Surprisingly, the young are the ones who are so courteous and kind. They open doors, help across the street, ask to do errands, etc.
I am tired of people treating me as if I have no brain because I am older and walk with a cane. My body has become difficult due to illness and age, but I can still think and adjust. It might take a little longer, but it will happen.
The other day, a woman, who is probably in her 50’s and works at the senior center where I attend, proceeded to tell us about our new facility. She told us not to be “scared” (her word) about the new place, that it will be a big change, but we would love it once we got used to the idea. I have to tell her that everyone I have spoken with cannot wait to get there, but it would be wasted, because she would not hear me. My fellow seniors are older by 10 or more years than I am, but they are not afraid of moving to a new building. Some had concerns about getting there since they arrive in a bus. But those “fears” had been addressed and resolved.
The point I am trying to make is that just because we are older than she is does not mean we are senile and cannot accept change. True, we do not like radical change in our lives, but at our age we have become accustomed to changes in everything we encounter.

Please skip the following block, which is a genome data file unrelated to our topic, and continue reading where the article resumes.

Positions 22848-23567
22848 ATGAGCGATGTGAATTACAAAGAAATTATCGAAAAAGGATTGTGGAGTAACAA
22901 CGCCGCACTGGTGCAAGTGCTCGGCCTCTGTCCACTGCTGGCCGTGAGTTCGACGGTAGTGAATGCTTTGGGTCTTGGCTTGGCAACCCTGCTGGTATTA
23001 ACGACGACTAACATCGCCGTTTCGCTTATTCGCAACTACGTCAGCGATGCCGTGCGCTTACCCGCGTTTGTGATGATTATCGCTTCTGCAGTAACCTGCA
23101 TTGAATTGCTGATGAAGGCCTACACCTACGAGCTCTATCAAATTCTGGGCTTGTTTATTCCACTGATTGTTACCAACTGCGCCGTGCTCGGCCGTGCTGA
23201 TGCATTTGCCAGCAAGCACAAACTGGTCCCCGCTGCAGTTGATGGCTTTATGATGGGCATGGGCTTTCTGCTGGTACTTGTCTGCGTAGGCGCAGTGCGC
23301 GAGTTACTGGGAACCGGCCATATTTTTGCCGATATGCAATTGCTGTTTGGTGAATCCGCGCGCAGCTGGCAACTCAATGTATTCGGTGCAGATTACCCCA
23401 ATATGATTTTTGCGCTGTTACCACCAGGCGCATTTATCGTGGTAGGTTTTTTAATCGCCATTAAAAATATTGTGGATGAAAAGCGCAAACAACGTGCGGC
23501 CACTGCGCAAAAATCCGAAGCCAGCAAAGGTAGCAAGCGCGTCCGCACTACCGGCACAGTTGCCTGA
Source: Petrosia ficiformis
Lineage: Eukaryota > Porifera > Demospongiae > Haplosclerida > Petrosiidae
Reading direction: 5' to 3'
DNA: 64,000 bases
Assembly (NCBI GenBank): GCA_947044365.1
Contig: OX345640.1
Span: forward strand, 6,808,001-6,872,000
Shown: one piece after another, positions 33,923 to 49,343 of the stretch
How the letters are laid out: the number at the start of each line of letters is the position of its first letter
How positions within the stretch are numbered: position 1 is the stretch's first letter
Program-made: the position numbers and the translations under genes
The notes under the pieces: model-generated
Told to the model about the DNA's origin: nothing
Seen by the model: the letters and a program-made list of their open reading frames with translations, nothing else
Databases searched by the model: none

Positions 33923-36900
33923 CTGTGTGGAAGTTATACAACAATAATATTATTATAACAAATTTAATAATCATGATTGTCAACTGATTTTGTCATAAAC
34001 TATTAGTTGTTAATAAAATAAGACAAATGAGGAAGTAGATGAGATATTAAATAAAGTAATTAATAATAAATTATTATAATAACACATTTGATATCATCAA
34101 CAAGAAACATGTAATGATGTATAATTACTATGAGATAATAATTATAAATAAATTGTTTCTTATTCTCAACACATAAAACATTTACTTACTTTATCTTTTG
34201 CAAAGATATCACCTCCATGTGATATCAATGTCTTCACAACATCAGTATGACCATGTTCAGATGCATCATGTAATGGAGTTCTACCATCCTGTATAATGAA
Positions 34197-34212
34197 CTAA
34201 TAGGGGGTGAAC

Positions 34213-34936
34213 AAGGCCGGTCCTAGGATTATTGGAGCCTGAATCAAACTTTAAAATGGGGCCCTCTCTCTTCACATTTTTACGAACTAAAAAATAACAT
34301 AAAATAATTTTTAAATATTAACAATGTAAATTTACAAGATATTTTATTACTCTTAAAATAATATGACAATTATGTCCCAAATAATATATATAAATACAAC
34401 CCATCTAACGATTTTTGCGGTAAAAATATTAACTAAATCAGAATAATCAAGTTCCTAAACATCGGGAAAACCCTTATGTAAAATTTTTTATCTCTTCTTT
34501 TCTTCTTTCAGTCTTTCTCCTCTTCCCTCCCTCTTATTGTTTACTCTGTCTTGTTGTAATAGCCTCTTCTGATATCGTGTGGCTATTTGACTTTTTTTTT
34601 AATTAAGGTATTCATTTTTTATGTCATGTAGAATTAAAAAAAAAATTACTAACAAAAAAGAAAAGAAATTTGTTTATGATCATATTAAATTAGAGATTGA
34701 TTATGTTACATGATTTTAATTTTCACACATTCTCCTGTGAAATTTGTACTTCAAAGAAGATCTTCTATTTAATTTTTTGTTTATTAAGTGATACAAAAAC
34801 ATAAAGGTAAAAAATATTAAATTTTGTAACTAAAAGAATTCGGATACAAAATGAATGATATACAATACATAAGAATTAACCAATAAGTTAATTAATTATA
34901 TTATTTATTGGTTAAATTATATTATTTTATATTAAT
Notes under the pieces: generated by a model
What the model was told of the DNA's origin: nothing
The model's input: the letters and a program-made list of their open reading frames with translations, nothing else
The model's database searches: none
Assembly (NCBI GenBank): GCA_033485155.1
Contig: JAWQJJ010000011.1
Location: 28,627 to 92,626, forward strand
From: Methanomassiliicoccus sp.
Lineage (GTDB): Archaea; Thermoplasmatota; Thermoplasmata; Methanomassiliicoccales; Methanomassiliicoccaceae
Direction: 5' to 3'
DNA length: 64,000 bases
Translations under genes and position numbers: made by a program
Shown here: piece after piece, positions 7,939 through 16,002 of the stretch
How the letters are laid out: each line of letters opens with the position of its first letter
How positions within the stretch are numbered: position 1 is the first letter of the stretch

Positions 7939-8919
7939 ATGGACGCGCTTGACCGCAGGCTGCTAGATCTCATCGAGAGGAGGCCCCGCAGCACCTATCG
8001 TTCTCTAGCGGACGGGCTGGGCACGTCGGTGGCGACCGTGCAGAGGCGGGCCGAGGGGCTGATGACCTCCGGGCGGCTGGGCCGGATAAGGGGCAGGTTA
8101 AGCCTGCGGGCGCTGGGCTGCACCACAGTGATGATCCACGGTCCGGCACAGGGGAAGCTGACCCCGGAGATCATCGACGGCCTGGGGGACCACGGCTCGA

We are not children with children’s fears and do not deserve to be treated as such. We are adults who have lived for a long time. We do not need to be patronized. We deserve respect because we have experienced most of what younger people have in their future. We can offer help to them, if they want it and respect the fact that we can help.
The second word in the title really sums up what is going on. “Rudeness” explains it all. If someone cannot be respectful of seniors, they have no business working with them. Being rude is a handicap – not being older.